May a diverse clutch of clever, witty, young writers always find room under Nepali Times's tent
Cartoon: Subhas Rai
I still don’t know why Kunda Dixit thought a shuffling 23-year-old US-educated Indian would be a good copyeditor for an A-team of English-language Nepali journalists. But I am incredibly grateful that he did and that in the autumn of 2000 I started on an intense, life-changing crash course on Nepal at the cheeky, provocative new weekly, Nepali Times.
The remarkable diversity and talent in the newsroom and among the columnists gave me an enduringly valuable appreciation for Nepal’s profound social and political complexity, as well as a less salubrious fondness for sugary lemon tea and Wai Wai noodles. Colleagues down the hallway at Himal Khabarpatrika, Himal South Asian and Wave were an invaluable source of edification and amusement, particularly during the early Deadline Wednesdays.
NT set out to do a new sort of journalism — incisive and critical, but also light-footed and entertaining. It was the weekend paper, yes, but it made readers think about uncomfortable things and insisted that they shed lazy or outdated habits, including using the word “Nepalese”. As much as Kunda protested that he just wanted to put out a fun paper, the editorial aim was also to illuminate the subtle and obvious tendencies, issues and schisms that define Nepali society, politics and mainstream culture.
Fifteen years ago, NT’s attention to some issues may have seemed whimsical or notional or academic. Yet some of the paper’s early concerns are today’s most pressing debates: what does it mean to be Nepali, for example, and how different communities relate to each other; and the urgent need for people-focused disaster preparedness, and fair, environmentally and culturally appropriate urban planning and development.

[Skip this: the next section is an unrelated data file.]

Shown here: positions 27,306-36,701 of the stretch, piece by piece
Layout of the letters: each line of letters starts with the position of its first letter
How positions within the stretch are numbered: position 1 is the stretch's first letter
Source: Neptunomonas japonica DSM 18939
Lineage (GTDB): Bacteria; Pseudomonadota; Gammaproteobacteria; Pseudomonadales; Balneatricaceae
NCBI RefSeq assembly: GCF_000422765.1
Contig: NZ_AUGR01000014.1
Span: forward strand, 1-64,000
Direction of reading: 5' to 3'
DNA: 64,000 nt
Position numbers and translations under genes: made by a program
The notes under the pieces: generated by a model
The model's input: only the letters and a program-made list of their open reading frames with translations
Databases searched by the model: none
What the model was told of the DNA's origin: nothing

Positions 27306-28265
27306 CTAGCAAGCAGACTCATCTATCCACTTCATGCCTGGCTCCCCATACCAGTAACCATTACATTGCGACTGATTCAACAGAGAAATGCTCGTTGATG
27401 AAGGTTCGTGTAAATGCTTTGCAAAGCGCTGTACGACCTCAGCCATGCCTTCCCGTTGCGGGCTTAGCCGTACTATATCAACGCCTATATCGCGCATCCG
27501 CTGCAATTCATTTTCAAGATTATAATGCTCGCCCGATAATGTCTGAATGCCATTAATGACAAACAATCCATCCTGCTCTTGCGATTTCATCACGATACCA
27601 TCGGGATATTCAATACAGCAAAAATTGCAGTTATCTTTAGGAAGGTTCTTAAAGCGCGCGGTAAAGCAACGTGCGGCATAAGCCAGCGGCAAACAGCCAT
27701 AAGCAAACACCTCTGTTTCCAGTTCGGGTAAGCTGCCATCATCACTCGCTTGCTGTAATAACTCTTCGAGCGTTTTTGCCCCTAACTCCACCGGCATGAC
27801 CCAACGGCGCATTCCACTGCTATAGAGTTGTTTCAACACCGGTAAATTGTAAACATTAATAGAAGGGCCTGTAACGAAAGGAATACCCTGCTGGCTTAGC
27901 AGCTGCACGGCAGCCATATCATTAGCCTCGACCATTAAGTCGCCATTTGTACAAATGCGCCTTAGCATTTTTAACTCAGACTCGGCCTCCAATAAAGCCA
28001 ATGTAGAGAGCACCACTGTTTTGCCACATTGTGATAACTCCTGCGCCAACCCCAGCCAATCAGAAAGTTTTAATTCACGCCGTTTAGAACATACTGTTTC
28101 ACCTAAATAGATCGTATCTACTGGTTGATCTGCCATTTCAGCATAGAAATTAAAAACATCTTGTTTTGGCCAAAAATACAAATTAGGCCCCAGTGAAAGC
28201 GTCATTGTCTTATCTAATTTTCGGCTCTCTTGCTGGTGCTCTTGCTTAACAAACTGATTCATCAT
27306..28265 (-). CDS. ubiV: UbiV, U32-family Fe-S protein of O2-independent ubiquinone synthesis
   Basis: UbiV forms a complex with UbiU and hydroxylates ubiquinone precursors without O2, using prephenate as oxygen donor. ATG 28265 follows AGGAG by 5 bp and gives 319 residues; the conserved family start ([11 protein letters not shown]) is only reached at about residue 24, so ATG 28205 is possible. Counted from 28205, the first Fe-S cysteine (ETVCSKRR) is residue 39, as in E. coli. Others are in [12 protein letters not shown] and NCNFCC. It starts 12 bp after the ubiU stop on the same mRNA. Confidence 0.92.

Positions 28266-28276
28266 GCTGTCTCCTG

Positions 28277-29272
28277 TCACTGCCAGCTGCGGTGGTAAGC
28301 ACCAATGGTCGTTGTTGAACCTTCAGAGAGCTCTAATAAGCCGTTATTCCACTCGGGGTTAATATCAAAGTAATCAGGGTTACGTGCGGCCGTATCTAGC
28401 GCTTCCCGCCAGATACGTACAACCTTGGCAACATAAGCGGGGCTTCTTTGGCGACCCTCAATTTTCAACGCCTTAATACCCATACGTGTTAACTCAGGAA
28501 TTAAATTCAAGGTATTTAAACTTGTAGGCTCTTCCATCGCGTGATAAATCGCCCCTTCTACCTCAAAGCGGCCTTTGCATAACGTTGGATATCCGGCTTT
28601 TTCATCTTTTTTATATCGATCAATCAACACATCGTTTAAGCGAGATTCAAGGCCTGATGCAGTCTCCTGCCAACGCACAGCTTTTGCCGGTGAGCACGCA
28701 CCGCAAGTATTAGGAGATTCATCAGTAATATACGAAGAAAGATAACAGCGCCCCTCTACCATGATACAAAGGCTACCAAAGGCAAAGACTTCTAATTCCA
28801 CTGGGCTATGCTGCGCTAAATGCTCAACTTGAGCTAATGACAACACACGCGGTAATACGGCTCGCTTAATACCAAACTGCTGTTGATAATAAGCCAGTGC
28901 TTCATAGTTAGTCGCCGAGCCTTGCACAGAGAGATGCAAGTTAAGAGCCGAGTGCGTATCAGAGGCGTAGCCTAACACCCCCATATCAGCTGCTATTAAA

Looking back, the early Nepali Times seems cosy, like a garden party, lots of clever, witty people gathered under a marquee on a late spring day. The war certainly changed that over time, and NT’s coverage was sharp and at times essential. It is no longer possible — if it ever was — to hold on to the idea of cosy, coherent Nepal except through nostalgia. But Nepali Times was also early to suggest that Nepal could look inwards, at its own rich linguistic, artistic, architectural and other cultural traditions to define its new contours. It has also nearly always given space to sharply-held opinions it disagreed with. Here’s to the next 15 years, NT. May a diverse clutch of clever, witty, young writers always find room under your tent. As for the asses, there’s plenty of room in the backside.
||Anagha Neelakantan was Desk Editor at Nepali Times from 2000-2003, and Executive Editor from 2006-2007.
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